WebGL2Fundamentals.org

WebGL Text - Textures

This post is a continuation of many articles about WebGL. The last one was about using Canvas 2D for rendering text over a WebGL canvas. If you haven't read it you might want to check that out before continuing.

In the last article we went over how to use a 2D canvas to draw text over your WebGL scene. That technique works and is easy to do but it has a limitation that the text can not be obscured by other 3d objects. To do that we actually need to draw the text in WebGL.

The simplest way to do that is to make textures with text in them. You could for example go into Photoshop or some other paint program and draw an image with some text in it.

Then make some plane geometry and display it. This is actually how some games I've worked on did all their text. For example Locoroco only had about 270 strings. It was localized into 17 languages. We had an Excel sheet with all the languages and a script that would launch Photoshop and generate a texture, one for each message in each language.

Of course you can also generate the textures at runtime. Since WebGL is in the browser again we can rely on the Canvas 2D API to help generate our textures.

Starting with the examples from the previous article let's add a function to fill a 2D canvas with some text

var textCtx = document.createElement("canvas").getContext("2d");

// Puts text in center of canvas.
function makeTextCanvas(text, width, height) {
  textCtx.canvas.width  = width;
  textCtx.canvas.height = height;
  textCtx.font = "20px monospace";
  textCtx.textAlign = "center";
  textCtx.textBaseline = "middle";
  textCtx.fillStyle = "black";
  textCtx.clearRect(0, 0, textCtx.canvas.width, textCtx.canvas.height);
  textCtx.fillText(text, width / 2, height / 2);
  return textCtx.canvas;
}

Now that we need to draw 2 different things in WebGL, the 'F' and our text, I'm going to switch over to using some helper functions as described in a previous article. If it's not clear what programInfo, bufferInfo, etc are see that article.

So, let's create the 'F' and a unit quad.

// Create data for 'F'
var fBufferInfo = primitives.create3DFBufferInfo(gl);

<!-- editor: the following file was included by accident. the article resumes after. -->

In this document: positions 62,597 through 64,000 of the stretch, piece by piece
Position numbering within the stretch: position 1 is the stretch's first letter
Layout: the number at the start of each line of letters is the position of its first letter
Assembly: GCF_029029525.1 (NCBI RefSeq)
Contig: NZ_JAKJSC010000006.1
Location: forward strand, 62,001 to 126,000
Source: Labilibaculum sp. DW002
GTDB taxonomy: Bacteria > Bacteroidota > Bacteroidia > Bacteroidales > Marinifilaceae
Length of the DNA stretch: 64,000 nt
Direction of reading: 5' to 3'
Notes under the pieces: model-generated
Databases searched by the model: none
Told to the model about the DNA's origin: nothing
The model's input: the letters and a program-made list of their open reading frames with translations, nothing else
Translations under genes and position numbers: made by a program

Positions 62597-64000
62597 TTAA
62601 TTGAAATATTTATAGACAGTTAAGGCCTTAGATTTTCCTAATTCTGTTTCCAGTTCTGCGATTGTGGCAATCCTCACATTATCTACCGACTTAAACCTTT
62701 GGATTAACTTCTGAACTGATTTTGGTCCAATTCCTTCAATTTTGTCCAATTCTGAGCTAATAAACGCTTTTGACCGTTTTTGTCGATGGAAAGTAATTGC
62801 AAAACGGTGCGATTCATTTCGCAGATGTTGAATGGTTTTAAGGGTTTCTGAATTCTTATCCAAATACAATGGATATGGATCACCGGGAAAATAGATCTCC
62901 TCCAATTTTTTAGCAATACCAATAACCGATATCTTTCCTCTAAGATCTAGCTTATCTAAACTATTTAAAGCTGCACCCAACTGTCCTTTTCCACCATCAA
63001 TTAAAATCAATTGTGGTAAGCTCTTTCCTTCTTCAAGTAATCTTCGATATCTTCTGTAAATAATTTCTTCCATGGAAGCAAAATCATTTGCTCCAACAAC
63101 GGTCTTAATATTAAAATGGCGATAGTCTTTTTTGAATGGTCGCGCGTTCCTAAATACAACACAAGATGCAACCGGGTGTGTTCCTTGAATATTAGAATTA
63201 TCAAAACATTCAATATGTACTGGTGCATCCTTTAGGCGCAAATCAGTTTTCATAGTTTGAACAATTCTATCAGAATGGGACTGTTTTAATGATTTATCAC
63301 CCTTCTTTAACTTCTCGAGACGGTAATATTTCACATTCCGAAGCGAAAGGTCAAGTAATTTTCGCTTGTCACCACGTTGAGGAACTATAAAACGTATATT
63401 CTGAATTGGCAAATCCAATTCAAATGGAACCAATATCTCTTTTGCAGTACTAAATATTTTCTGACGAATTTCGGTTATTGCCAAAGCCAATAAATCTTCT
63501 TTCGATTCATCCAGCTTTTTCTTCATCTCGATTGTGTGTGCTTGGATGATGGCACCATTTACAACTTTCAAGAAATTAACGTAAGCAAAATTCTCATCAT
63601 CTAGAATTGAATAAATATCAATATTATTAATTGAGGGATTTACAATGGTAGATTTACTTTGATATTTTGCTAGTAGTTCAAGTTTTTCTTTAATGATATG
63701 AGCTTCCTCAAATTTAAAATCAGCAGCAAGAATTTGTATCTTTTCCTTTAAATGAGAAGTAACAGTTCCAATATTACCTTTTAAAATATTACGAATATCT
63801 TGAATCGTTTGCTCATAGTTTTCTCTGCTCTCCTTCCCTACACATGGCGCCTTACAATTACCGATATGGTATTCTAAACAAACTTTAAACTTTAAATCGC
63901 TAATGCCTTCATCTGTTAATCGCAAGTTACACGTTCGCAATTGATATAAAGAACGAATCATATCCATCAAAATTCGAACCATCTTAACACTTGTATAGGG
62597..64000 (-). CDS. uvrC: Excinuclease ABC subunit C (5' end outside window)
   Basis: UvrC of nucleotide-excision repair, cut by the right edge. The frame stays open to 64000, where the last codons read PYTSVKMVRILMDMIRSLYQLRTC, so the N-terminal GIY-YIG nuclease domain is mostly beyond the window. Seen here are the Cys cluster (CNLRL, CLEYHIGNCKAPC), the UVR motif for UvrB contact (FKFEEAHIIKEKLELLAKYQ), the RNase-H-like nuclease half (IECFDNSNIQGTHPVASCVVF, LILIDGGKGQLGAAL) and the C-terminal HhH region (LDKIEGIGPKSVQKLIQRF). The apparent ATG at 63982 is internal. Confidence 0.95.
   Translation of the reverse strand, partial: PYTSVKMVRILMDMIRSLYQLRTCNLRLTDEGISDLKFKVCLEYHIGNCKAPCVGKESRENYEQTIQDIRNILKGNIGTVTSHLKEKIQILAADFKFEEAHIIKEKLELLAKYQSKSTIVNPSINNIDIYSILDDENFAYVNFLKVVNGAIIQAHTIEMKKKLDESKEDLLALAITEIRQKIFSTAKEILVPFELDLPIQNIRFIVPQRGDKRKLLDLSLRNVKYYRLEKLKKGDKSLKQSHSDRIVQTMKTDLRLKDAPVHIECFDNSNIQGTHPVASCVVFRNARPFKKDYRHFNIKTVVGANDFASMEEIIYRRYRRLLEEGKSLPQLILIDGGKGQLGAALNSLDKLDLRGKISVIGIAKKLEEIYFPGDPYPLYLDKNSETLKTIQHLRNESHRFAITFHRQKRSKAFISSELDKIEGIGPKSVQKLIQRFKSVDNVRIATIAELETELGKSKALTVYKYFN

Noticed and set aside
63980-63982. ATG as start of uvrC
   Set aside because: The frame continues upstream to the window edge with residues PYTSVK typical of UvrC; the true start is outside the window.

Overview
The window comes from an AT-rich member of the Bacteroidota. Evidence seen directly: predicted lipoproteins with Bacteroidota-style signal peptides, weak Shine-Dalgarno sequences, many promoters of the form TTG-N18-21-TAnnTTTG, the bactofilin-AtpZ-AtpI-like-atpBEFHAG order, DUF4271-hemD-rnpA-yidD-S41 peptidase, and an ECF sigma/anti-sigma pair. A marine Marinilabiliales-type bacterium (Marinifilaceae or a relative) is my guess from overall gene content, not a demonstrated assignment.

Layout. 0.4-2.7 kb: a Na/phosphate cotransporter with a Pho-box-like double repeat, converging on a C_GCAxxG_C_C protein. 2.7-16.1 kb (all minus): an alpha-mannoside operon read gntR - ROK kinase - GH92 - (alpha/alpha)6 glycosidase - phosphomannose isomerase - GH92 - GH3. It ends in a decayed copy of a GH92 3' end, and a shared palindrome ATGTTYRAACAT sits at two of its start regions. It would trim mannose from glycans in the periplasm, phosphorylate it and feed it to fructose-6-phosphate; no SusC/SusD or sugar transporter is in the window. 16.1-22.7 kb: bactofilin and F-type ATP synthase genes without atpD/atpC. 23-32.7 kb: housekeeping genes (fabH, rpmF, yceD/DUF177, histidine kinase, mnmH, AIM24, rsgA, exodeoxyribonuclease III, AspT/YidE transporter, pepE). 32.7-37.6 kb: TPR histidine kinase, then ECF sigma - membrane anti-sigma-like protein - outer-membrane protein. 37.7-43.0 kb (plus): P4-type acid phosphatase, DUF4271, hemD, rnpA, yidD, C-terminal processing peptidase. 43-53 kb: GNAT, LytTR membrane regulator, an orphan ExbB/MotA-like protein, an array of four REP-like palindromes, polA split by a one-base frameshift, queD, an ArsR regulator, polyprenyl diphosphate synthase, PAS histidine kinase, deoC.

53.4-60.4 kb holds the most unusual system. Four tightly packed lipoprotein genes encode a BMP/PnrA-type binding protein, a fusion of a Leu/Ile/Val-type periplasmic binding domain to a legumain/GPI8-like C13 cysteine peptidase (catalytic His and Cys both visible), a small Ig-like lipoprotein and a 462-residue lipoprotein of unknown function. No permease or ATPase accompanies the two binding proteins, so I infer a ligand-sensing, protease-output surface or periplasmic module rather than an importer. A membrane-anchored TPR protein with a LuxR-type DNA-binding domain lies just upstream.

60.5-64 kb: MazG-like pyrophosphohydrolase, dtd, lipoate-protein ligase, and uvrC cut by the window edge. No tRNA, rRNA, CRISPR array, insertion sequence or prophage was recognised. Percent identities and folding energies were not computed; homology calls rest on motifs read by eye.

var fVAO = webglUtils.createVAOFromBufferInfo(
    gl, fProgramInfo, fBufferInfo);

// Create a unit quad for the 'text'
var textBufferInfo = primitives.createXYQuadBufferInfo(gl, 1);
var textVAO = webglUtils.createVAOFromBufferInfo(
    gl, textProgramInfo, textBufferInfo);

The XY quad is a quad (square) that's 1 unit big. This one is centered at the origin. Being 1 unit it's extents are -0.5, -0.5 and 0.5, 0.5

Next create 2 shaders

// setup GLSL programs
var fProgramInfo = webglUtils.createProgramInfo(
    gl, [fVertexShaderSource, fFragmentShaderSource]);
var textProgramInfo = webglUtils.createProgramInfo(
    gl, [textVertexShaderSource, textFragmentShaderSource]);

And create our text texture. We generate mips since the text will get small

// create text texture.
var textCanvas = makeTextCanvas("Hello!", 100, 26);
var textWidth  = textCanvas.width;
var textHeight = textCanvas.height;
var textTex = gl.createTexture();
gl.bindTexture(gl.TEXTURE_2D, textTex);
gl.texImage2D(gl.TEXTURE_2D, 0, gl.RGBA, gl.RGBA, gl.UNSIGNED_BYTE, textCanvas);
gl.generateMipmap(gl.TEXTURE_2D);
gl.texParameteri(gl.TEXTURE_2D, gl.TEXTURE_WRAP_S, gl.CLAMP_TO_EDGE);
gl.texParameteri(gl.TEXTURE_2D, gl.TEXTURE_WRAP_T, gl.CLAMP_TO_EDGE);

Setup uniforms for both the 'F' and text

var fUniforms = {
  u_matrix: m4.identity(),
};

var textUniforms = {
  u_matrix: m4.identity(),
  u_texture: textTex,
};

Now when we compute the matrices for the F we start with the viewMatrix instead of the viewProjectionMatrix like other samples. We multply that by the parts that make up our F's orientation

var fViewMatrix = m4.translate(viewMatrix,
    translation[0] + xx * spread, translation[1] + yy * spread, translation[2]);
fViewMatrix = m4.xRotate(fViewMatrix, rotation[0]);
fViewMatrix = m4.yRotate(fViewMatrix, rotation[1] + yy * xx * 0.2);
fViewMatrix = m4.zRotate(fViewMatrix, rotation[2] + now + (yy * 3 + xx) * 0.1);
fViewMatrix = m4.scale(fViewMatrix, scale[0], scale[1], scale[2]);
fViewMatrix = m4.translate(fViewMatrix, -50, -75, 0);

Then finally we we multiply in the projectionMatrix when setting our uniform value.

fUniforms.u_matrix = m4.multiply(projectionMatrix, fViewMatrix);

It's important to note here that projectionMatrix is on the left. This lets us multiply in the projectionMatrix as though it was the first matrix. Normally we multiply on the right.